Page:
Most, if not all, developers and landlords know the general restrictions imposed by the Fair Housing Act – it is against the law to discriminate based on race, color, national origin, religion, sex, family status, disability, and the presence of children.  However, developers should account for other and perhaps more distinct restrictions. Alluding particularly to sale, lease, and use restrictions, developers need to be aware of the nuances, some of which can impact the building’s construction, the owners’ and tenants’ lifestyles, and the association’s fees. Time, effort, and money can be saved from a thorough analysis of what restrictions may impact the development. Here are some strategies that developers use by incorporating sale and lease restrictions to entice buyers and the implications of such strategies.

Age restricted developments (developments under the Housing for Older Persons Act (HOPA), a subsection of the Fair Housing Act, requires that 80% of occupants be at least 55 years old) offer developers a unique opportunity with lower competitive barriers of entry in an expanding market.  As the baby boomer generation ages, states like Florida that offer an attractive climate with tax breaks become hotbeds for age restricted developments. Likewise, developers can build more affordably by avoiding certain impact fees, such as school board fees. Developers can also structure the community by owning and operating the amenities so as to receive additional profit streams.  Comprehensive and scrupulously drafted restrictions must be in place as a prophylactic measure. Potential pitfalls should be carefully navigated so as to circumvent common issues like death, deed restrictions forcing the sale of the home, and provisions for amendments during changing market conditions.

Developers can also differentiate their products by incorporating certain practical restrictions or limitations into the governing documents such as pet restrictions, smoking restrictions, or leasing restrictions.  While some developments attempt to differentiate their products by imposing pet restrictions (such as limiting the size or number of pets that can live in a home), these restrictions must accommodate the requirements of the Americans with Disabilities Act and the Fair Housing Amendments Act of 1988 which prohibit the discrimination of persons with disabilities.  Importantly, federal discrimination laws do not differentiate between physical and mental disabilities when it comes to service animals.  Developers must also be cognizant of pet restrictions imposed by local governments and those restrictions should be incorporated into the governing documents.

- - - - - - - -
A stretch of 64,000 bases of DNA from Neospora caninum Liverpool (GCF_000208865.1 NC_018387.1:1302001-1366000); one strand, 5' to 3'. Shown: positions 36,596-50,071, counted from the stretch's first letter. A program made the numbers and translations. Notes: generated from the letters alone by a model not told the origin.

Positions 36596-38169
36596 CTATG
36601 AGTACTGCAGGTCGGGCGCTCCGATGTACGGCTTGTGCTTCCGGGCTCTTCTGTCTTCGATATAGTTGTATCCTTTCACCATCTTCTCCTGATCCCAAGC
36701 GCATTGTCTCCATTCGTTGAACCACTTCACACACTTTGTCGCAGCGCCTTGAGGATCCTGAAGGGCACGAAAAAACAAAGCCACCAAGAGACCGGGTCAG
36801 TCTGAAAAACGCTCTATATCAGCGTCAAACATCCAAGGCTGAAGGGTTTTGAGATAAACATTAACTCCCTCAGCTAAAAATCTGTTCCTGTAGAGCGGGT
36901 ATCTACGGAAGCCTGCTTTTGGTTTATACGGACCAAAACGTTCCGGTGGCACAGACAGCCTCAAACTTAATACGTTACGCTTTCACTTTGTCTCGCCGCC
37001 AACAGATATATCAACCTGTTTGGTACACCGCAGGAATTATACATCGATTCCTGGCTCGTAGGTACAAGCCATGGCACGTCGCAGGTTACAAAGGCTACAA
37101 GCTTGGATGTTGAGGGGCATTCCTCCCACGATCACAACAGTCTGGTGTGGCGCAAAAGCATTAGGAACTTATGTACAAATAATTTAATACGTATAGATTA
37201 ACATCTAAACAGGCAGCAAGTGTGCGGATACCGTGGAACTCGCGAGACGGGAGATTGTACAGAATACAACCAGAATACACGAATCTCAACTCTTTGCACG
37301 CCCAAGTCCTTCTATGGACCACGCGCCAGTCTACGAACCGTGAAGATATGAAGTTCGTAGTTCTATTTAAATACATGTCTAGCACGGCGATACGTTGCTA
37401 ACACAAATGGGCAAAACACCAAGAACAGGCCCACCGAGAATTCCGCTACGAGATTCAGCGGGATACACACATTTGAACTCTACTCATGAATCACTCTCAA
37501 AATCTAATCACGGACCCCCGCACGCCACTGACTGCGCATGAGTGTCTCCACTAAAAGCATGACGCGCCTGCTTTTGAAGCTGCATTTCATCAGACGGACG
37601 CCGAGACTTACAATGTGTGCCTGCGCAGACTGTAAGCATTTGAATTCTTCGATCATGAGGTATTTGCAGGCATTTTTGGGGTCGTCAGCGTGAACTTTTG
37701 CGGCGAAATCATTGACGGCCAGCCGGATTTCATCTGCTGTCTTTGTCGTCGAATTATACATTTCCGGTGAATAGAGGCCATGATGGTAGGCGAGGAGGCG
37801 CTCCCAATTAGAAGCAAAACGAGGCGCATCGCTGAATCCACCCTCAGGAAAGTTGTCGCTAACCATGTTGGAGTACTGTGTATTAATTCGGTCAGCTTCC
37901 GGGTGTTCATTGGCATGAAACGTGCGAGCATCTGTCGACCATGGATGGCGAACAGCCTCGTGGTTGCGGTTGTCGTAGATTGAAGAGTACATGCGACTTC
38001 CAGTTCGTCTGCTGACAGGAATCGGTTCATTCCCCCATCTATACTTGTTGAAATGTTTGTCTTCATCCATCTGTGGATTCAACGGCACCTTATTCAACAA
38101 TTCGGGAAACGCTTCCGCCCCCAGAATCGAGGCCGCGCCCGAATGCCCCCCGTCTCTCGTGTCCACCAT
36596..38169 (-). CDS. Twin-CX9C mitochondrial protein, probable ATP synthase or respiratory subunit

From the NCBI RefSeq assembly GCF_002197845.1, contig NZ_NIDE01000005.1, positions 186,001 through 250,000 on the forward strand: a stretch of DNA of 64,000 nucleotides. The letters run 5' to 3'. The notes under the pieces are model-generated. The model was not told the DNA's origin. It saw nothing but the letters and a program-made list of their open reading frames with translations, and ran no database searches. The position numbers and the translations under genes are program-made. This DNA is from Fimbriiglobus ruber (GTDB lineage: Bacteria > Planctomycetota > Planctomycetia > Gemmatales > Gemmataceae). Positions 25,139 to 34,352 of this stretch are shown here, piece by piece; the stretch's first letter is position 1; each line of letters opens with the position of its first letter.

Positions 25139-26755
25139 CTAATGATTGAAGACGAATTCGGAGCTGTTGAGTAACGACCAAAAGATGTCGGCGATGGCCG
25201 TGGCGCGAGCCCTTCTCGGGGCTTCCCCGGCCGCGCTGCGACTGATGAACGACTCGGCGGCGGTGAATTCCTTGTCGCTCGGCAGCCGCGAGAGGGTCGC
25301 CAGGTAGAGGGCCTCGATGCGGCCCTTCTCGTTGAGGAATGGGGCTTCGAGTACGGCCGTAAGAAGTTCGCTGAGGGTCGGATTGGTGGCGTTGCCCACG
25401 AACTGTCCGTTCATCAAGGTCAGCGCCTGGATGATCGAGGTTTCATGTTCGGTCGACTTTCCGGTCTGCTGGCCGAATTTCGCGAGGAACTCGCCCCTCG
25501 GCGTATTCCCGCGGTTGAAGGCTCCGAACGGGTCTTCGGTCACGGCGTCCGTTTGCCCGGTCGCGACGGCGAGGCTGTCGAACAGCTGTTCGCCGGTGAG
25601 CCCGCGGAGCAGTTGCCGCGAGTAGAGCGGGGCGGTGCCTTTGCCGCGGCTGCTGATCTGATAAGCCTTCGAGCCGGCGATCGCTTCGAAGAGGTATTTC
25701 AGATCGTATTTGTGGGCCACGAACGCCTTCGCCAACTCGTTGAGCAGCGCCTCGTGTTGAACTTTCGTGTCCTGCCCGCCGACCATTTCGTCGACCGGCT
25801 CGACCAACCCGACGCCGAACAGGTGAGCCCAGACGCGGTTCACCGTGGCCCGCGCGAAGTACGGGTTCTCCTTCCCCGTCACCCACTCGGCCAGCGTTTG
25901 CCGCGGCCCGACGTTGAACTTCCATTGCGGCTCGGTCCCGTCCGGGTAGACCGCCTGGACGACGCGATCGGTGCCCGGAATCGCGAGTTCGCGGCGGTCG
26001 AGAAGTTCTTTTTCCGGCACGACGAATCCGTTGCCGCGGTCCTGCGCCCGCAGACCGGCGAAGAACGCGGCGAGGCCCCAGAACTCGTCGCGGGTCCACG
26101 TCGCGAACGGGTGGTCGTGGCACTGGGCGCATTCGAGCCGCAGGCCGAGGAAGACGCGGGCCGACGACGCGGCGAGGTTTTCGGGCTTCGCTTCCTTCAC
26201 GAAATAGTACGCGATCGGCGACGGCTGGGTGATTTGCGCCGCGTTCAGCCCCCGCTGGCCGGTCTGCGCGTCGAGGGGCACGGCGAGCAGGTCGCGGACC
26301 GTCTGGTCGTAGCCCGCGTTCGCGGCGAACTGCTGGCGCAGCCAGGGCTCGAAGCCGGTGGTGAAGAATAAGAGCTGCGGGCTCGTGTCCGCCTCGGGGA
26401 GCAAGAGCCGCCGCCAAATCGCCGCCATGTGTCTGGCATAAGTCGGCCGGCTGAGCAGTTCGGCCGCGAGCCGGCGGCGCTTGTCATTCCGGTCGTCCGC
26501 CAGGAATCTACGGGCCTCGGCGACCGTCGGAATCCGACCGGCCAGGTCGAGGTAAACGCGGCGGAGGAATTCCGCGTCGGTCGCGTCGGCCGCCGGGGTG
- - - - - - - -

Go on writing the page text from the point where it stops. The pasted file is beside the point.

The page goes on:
Given the health conscious lifestyles of both millennials and baby boomers, developers are differentiating themselves with “smoke-free” developments, which are permitted by the Florida Clean Indoor Air Act.  However, with Florida becoming more lenient towards legalizing marijuana with the enactment of the Compassionate Medical Cannabis Act of 2014 (e.g., the medical marijuana law), the possibility of potential conflicts between a “smoke free” development and medical marijuana is plausible and the governing documents should contain language to give boards the flexibility to deal with this changing area of the law and how it impacts developments that are “smoke free”.

Further, rentership is increasing dramatically causing U.S. homeownership rate to be at its lowest percentage since 1990.  Developers can capitalize on this trend by incorporating lenient leasing restrictions into the governing documents, but these lenient restrictions must be counterbalanced with making the project appear to be transient and thus limiting the market for end-users who do not want to live in a “rental” community.  Some projects must be transient in nature, such as developers who are constructing buildings in Miami’s urban core under the zoning classification of “lodging units” to take advantage of greater density rights and limited parking requirements.  The documents governing these projects must specifically incorporate the necessary zoning and land use restrictions to afford the board the ability to effectively and efficiently control the community.

Sale, lease, and use restrictions go beyond the omnipresent FHA laws and should be interposed as part of the condominium / HOA documents to protect and ensure the developer meets the end goal. Prudent and diligent planning from the inception of the entitlement phase through the completion of a development requires that these potential pitfalls be addressed in the governing documents.